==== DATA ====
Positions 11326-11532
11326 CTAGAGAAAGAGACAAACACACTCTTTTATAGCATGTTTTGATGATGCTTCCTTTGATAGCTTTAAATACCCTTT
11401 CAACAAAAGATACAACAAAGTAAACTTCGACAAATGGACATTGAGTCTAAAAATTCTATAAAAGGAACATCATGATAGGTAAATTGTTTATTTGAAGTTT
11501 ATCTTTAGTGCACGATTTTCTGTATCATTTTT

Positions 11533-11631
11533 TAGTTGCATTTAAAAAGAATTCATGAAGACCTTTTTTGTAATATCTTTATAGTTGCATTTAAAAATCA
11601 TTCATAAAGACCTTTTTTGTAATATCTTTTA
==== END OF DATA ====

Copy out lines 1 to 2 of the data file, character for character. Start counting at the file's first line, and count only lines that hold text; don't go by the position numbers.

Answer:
Positions 11326-11532
11326 CTAGAGAAAGAGACAAACACACTCTTTTATAGCATGTTTTGATGATGCTTCCTTTGATAGCTTTAAATACCCTTT